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Obesity in Cats ... and What to do About an Overweight Cat

 

Label Recommendations

 

All pet foods come with Recommended Feeding instructions. The problem is that these recommendations are NOT absolute requirements even though most pet caretakers think they have to feed their pet the recommended amounts. Most house cats (and dogs), if fed at the amounts stated in the label recommendations, will eventually become overweight.

 

Pay attention to your pet's body weight (size) and just by simple observation decide if it is overweight. If so, don't feed so much.

 

What we do…
Feeding the “Recommended” daily portions indicated on pet food labels will nearly always result in feeding more calories than the animal needs for an average day’s energy requirements. The carbohydrate excess, unneeded as fuel for metabolism or physical activity, gets converted to fat and stored in the cat’s fat reserves.

 

The odds are very high that if you feed the size and numbers of meals suggested on the pet food label’s feeding recommendations, the cat will end up overweight.

 

What we should do…
Adjust the amount fed to the cat’s body character and physical activity. If the cat looks and feels overweight, it is! You are feeding too much for that cat’s daily needs for energy for exercise or physical activity; and regardless of what the pet food label’s suggested amounts to feed are, you must feed less than that if the cat is to have a normal (healthy) body weight.

 

Exercise

 

What we do...
We fill the bowls with food and water, clean the litter box, and say "See you later, Kitty, I’m off to work." OK… let’s say that you can’t help it. You simply are not going to change the food amounts, kinds and portions you have always been feeding your overweight cat. If you are to be successful in promoting weight loss in your cat you will have to increase its’ energy (calorie) burning activities.

 

This is much easier to do with a dog by taking it for a walk or run, throwing a ball, swimming, etc. Good luck going for a run with your cat! Most cats spend most of their time sleeping on the couch, are left alone for long periods of time and really have nothing happening in the home that would trigger a carnivorous hunter’s interest levels. There is nothing to chase, nothing to hide from, and nothing to stalk and run down. There is nothing else to do but to take cat naps!

 

What we should do…
To assist in improving the kitty’s physical activity, you can add some interactive play toys to the cat’s environment. Consider adopting a friendly and playful cat from the local shelter so the solitary cat has "someone" to interact and play with. Many people believe two cats are more fun to have and more entertaining and no more trouble than a single cat. You can also buy toys that simulate an escaping prey and that really interest the cat in play behaviors. Cats can be exercised but you may need some imaginative toys and ideas to get the job done.

 

What Should You Feed a Cat?

 

Cats, unlike us humans, obtain food satisfaction less from carbohydrate than they do from protein intake. Give them a high protein mouse and they are as happy as can be. One mouse would make a good meal for an average sized cat. A typical mouse is made of 20 percent protein and 9 percent fat and lots of moisture.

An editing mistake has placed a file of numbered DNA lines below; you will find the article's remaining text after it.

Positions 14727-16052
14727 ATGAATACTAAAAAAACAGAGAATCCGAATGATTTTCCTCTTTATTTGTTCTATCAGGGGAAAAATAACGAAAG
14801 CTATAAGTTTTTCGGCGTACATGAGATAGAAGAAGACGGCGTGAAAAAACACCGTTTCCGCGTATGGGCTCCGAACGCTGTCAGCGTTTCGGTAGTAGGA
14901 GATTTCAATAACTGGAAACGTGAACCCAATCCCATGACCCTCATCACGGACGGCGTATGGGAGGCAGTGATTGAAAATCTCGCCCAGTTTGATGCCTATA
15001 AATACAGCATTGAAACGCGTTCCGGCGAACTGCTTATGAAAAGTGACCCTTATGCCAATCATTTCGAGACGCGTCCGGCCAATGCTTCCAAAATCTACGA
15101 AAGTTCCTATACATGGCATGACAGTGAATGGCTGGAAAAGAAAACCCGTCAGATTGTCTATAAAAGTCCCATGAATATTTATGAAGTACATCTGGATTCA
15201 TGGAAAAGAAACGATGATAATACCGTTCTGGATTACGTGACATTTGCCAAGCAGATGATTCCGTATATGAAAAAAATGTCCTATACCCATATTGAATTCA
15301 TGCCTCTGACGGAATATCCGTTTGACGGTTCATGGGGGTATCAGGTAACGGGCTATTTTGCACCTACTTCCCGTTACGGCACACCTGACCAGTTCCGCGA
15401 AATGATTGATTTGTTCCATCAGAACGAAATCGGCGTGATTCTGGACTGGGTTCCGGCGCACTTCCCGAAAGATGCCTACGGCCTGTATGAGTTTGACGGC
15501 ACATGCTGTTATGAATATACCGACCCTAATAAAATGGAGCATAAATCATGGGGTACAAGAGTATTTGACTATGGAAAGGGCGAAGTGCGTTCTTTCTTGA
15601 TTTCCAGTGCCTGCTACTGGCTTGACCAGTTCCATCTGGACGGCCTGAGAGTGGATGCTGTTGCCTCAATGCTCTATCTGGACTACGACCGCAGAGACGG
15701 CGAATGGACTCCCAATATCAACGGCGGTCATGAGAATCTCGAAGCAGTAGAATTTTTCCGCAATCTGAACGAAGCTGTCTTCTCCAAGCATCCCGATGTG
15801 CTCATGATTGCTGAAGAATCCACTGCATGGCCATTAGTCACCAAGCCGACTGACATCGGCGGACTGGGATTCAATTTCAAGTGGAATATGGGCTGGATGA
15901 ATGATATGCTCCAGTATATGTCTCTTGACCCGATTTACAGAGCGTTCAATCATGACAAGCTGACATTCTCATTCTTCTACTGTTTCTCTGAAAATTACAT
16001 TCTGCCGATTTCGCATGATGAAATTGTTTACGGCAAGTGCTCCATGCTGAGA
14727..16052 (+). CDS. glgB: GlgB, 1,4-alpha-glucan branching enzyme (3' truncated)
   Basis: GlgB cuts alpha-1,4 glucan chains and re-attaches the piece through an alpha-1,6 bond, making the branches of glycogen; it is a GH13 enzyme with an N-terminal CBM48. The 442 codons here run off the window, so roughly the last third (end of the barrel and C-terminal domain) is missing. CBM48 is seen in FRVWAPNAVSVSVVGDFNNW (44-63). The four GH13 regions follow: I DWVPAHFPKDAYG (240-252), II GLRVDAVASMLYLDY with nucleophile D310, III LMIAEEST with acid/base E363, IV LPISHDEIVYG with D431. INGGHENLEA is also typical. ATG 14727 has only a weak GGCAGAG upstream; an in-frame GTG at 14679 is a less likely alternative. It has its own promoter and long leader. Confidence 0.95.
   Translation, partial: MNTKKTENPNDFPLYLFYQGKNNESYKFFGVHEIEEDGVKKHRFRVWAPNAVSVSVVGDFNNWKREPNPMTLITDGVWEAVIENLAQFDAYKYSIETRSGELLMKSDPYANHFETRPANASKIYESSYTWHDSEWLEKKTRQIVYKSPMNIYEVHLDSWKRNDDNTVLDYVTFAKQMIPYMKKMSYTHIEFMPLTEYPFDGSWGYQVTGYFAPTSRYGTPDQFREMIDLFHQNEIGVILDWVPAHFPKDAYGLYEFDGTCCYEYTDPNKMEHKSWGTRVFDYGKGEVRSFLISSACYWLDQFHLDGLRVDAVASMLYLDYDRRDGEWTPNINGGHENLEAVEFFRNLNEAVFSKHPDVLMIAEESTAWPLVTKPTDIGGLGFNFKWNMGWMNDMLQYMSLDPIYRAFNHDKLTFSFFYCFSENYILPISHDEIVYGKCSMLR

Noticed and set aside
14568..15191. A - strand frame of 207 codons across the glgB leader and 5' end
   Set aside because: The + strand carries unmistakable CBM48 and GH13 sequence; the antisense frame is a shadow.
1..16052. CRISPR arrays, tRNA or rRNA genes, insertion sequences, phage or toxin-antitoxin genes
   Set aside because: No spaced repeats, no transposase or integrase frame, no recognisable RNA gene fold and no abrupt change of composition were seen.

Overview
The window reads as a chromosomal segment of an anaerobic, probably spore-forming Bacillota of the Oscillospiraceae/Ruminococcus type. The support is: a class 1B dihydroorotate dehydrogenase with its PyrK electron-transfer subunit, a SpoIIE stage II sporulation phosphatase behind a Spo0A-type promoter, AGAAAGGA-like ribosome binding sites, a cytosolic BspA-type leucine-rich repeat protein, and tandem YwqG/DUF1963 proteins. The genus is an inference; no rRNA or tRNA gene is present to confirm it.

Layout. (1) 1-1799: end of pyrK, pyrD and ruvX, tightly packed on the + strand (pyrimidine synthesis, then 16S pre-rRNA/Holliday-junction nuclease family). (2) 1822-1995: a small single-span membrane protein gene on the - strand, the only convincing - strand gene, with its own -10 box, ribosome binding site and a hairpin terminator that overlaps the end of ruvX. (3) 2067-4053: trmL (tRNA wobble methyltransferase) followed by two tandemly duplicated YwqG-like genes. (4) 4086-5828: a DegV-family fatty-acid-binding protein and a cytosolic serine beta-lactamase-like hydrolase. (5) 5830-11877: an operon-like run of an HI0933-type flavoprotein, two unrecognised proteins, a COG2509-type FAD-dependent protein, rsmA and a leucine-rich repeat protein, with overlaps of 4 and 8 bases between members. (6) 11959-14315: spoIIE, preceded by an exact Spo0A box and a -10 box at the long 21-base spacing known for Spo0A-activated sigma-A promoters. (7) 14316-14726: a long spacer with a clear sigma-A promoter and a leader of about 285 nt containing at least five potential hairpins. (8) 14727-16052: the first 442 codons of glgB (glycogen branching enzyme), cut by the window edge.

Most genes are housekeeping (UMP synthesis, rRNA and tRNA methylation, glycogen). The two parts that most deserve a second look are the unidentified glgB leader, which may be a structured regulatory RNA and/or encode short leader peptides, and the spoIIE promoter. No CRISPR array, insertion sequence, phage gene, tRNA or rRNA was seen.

And now that you know that the cat is a true carnivore, that its metabolic pathways have been set by natural evolutionary processes to efficiently utilize meat protein as a major component of the diet, you understand why a carbohydrate rich diet simply does not make sense for felines. Cats are not plant-based grazers; they are hunters of other animals and to reach an optimum state of health they must comply with what nature programmed them to be. There are no vegetarian diets for cats.

 

No matter what your own personal preference is regarding the ingestion of meat, by nature’s own rules the cat requires meat in its diet. One small aspect of this need for meat is the cat's requirement for ingesting preformed Vitamin B12 (Cyanocobalamin)... preformed in another non-feline mammal.

 

As the cat’s caretaker, you have complete control over what your cat eats, how much it eats and how often it eats. Do not worry about the teeth and gums "not having some abrasion to clean off the tartar." Cats and dogs being fed soft meat-based diets have far fewer oral health problems than those consuming dry, grain-based diets. Other good dry food products will demonstrate protein levels above 30 percent and fat levels above 18 percent in the Guaranteed Analysis table on the pet food label. Usually these diets are the “Growth” or “Puppy” or “Kitten” diets… and these formulations can be fed for life in a healthy individual that does not require a therapeutic diet.

 

If you still fear the erroneous myth about "too much protein" being "bad" for dogs and cats or that protein “causes” kidney damage, you really need some facts. There are numerous documented reports that will allay your fears and will update you on correct research. The myth about protein causing kidney trouble was extrapolated from research done on rodents many decades ago; the myth developed a life of its own in spite of being refuted by proper research on dogs and cats.

 

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